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July 18, 2017Paul Cutsinger
With the release of the Echo Show, you can complement your voice user experiences with visuals. This raises the need for thinking about new customer interactions and new design patterns to apply. In this series, Designing Skills for Echo Show, we’ll cover examples of adding support for screens in your voice-first designs.
When designing your skill to work on Echo Show, choose one of the available display templates based on the interaction pattern you plan to use. Each template maps to a pattern or scenario for an optimal customer experience. In future installments of this series, we’ll cover lists and touch interaction with Echo Show.
Let’s start with the scenario where you’re simply showing information. The body template has four varieties:
For long blocks of text, full-width images, and for messages where there isn’t other content to show, use Body Template 1. The template accommodates shorter text that won’t scroll, and longer text that can scroll by touch. Use this template when you’re displaying content and don’t have an accompanying image, or when you’re presenting information without asking a question.
Body Template 1
Body Template 1 - scrolling
To learn more, refer to the developer reference for BodyTemplate1.
Use Body Templates 2 and 3 when Alexa’s response is a specific entity (person, place, or thing) or a property of an entity that a user requested directly or chose from a list. Make sure the user can easily view at least one element from a distance, ideally the title and image.
Body Template 2 - non-scrolling text and optional hint
Body Template 3
Body Template 3 - scrolling text
Use Body Templates 2 and 3 when:
To learn more, check out the developer reference for BodyTemplate2 and BodyTemplate3.
Body Template 6 is ideal for multi-turn situations, which is a conversation with multiple turns in which Alexa asks questions and the user responds with the answers. This template can be used in a variety of circumstances: welcome, asking questions, navigation, clarification, and goodbye.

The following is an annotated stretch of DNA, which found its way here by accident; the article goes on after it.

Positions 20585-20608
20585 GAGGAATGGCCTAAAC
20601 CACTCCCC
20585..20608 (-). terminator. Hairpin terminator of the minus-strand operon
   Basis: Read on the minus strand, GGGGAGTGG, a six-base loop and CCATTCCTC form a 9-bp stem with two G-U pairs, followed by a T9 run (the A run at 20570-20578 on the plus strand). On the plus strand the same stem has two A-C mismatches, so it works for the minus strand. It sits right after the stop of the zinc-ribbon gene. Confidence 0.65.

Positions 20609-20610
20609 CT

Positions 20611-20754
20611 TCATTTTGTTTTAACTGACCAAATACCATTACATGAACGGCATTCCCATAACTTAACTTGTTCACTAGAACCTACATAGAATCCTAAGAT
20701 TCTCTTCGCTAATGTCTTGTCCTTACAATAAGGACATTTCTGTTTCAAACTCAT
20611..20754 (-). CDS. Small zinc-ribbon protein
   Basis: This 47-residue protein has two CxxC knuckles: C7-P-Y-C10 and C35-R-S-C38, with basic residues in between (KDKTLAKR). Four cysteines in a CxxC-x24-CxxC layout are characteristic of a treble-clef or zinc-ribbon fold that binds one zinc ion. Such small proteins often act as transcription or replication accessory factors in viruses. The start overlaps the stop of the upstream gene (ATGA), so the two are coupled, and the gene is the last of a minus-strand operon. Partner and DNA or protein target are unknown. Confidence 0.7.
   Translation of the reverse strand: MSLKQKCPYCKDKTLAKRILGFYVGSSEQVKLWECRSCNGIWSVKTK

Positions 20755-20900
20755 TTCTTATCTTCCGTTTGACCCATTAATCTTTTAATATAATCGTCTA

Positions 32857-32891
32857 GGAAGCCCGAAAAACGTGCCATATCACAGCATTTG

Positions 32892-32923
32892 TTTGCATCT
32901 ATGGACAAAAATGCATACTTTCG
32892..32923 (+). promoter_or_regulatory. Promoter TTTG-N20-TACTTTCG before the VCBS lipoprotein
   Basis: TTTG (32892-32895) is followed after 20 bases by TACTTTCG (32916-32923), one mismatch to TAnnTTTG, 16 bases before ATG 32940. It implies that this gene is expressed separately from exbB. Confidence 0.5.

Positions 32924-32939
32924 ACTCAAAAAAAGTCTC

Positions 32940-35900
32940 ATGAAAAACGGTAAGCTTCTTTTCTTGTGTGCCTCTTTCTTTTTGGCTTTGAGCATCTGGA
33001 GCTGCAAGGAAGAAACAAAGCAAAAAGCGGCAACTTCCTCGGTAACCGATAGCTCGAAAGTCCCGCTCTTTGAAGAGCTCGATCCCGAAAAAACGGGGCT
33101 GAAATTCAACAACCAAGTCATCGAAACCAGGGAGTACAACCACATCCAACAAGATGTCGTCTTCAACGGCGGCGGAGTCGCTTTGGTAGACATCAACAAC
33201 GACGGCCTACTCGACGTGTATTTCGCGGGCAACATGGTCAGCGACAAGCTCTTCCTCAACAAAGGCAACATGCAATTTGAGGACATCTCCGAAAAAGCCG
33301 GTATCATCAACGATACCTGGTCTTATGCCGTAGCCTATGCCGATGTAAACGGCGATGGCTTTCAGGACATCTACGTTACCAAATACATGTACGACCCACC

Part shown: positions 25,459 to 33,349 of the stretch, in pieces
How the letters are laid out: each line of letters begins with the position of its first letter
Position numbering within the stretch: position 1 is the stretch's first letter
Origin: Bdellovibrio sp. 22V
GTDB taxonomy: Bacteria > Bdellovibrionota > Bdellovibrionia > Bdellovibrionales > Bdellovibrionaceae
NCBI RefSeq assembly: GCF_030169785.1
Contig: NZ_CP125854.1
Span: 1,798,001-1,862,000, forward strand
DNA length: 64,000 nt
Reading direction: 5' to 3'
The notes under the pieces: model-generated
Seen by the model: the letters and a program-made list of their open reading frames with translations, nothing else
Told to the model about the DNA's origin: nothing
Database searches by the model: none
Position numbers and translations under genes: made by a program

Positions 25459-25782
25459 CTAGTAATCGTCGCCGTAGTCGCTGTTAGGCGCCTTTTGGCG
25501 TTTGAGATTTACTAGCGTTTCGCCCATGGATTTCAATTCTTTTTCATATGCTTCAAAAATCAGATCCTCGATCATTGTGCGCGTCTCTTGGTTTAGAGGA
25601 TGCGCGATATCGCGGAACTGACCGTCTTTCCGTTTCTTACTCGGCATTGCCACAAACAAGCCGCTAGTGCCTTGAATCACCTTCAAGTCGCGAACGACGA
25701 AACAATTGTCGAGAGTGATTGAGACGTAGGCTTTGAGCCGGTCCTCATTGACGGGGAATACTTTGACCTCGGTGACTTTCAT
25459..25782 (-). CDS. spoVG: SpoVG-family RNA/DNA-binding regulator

Reminder: To let users know that it is their turn to talk, ask the user a question before listening for the user’s response. Many people interact with Alexa without looking at a device, and have no visual indication that the skill is waiting for a response. Asking the user a question follows conversational norms that let the user know when to speak.
Body Template 6 with optional hint
It’s best to use an image that doesn’t have text on it already because any text added to the template will clash. Be mindful of using background images that contain large areas of white or very light colors as this will diminish readability because the text on top will be white. Blur background images lightly and apply a black (#000000) layer set at 70% opacity for optimal legibility of text on top of background images.
Also, in order to decrease latency, use images that are 500KB or smaller.
To learn more, see the developer reference for BodyTemplate6.
This code sample will show you how to detect a request from an Echo Show (which supports the display directive) or the Echo Show renderer simulator. You’ll also see how to use the Display.RenderTemplate directive to display a bodyTemplate1.
When building a sample skill, you may want to reference the supported image sizes and formats and markdown
In addition to complementing your voice experience by showing more information, you can add the ability to make selections using touch, show lists, and play videos. We'll dive into those topics in the upcoming installments of this series. In the meantime, check out these helpful resources on building skills for Echo Show:
You knocked our socks off last month with your Alexa skills. So naturally, this month we are bringing back the Echo Dot promotion and adding in some limited-edition Alexa dev socks for you to rock this summer. Publish a new skill this month then apply to earn perks.